Every designer has their own style to try to design, that’s the sweetness of art. It also can be a pitfall of business-related design. Without clear direction and communication, creative workers must believe in interpretation. it might be great if designers could read minds to ascertain the envisioned outcome, but that obviously isn’t possible.
There’s excellent news, though: The hindrances of the graphic design process aren’t inevitable. If you’re the client, you’ll avoid them by doing one thing really, really well: communicate together with your designer. Yes, it’s literally that easy. You just have to know the best ways to assure that your designer is on the proper course.
For those who need some help with understanding how, you can find the graphic design process outlined below, designed with one of those who understands the art form better than most: a seasoned creative professional like graphic design subscription online. Lisa Suozzi, the owner of Lisa Suozzi Design Inc., has been a graphic design concept director in LA’s television and film industries since 1999 and is also responsible for two Emmy nominations and 12 Emmy wins. Below are her three steps to effective graphic design creation.
1) Have A Vision.
Have a vision for your goal and what you are aiming to produce. Write it down in words and images, and then talk with your designer about it.
Make sure to say what your design concept is supposed to do for you: should it display an image, tell a story, give a message? Conceptualize your vision by imagining the audience that will see the work after you’ve produced it. Do you want the audience to be surprised? Do you want them to be moved or inspired? Know what you want from your design solution.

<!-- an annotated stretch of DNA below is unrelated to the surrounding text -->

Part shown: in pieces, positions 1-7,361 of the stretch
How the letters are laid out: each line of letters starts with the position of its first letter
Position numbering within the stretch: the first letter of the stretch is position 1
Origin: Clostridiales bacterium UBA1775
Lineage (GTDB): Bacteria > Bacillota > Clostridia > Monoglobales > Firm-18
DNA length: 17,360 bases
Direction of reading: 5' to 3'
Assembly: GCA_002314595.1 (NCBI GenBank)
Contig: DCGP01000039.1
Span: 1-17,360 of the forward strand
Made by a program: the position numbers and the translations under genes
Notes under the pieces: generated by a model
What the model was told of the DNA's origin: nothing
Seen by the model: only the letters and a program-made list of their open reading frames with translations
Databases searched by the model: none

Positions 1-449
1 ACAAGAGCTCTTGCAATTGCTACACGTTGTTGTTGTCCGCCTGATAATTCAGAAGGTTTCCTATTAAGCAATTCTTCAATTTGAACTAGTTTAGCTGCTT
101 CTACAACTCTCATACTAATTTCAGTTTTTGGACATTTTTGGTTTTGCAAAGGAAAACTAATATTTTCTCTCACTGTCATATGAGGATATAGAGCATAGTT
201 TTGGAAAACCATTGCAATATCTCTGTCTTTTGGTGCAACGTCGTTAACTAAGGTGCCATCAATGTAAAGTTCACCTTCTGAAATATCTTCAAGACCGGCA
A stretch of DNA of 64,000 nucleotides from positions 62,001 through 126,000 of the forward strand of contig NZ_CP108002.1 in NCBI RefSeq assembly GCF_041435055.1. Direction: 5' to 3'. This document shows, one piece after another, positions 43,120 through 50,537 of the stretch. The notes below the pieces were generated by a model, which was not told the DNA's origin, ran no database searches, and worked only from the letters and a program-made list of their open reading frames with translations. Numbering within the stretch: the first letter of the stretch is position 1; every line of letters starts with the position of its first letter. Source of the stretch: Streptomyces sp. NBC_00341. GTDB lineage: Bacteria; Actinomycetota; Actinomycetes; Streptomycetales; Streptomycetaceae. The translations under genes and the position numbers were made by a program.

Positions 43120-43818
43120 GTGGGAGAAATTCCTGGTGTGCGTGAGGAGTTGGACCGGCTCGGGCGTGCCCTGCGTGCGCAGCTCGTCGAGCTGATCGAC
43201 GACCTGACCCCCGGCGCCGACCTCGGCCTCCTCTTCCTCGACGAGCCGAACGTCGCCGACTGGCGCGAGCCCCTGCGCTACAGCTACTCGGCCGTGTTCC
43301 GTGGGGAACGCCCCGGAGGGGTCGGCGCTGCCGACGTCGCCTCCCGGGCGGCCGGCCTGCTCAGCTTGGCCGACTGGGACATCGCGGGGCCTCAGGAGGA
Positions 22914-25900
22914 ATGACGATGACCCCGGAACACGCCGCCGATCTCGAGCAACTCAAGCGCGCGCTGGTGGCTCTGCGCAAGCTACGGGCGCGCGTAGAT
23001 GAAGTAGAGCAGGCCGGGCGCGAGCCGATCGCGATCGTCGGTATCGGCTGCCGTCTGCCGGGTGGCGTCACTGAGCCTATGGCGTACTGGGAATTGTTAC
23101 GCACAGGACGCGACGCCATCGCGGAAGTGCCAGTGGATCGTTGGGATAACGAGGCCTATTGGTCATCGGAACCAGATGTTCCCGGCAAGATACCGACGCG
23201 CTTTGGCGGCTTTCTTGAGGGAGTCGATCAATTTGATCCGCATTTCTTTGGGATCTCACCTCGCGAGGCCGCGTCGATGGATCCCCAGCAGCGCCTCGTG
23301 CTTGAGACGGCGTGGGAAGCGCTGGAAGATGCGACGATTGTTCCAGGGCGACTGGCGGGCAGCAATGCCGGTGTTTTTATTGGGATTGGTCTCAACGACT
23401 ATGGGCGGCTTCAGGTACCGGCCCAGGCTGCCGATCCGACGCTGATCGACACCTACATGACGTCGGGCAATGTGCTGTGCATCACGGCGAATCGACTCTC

2) Illustrate Your Vision In Example.
Once you know exactly what your vision is, show the visual designer through an example that illustrates this vision in words as explained above.
For example, if you want to show an image, give a description of what the image should be. Is it a drawing, sketch, computer-generated graphic? What colour scheme is it? Are there any specific elements? What iconography or typography do you want to be used? Is there a message or story that should accompany the image? Explain all of this to your designer so that he or she knows what you want.
It is very important to discuss these things upfront with your designer and tell them exactly what results in your need for the design. If you don’t communicate clearly enough in step one and give enough relevant information, your designer will not understand what you are looking for – and the final product will not be effective.
3) Set Your Expectation.
Be transparent about what you would like for turnaround times and project status updates. There’s no need for you to carry back. Then, offer detailed, constructive, and supportive feedback after receiving each design iteration to drive forthcoming drafts. for instance, does one notice any errors? Are you balking at a colour? Does the font seem out of alignment? Air your opinions, and use more visuals to initiate new directions for your design.
Communication doesn’t need to be hard, but it does need to happen if you would like your graphic design experience and output to be extraordinary. Remember: Your goal is to speak what you would like so your designer can make it happen.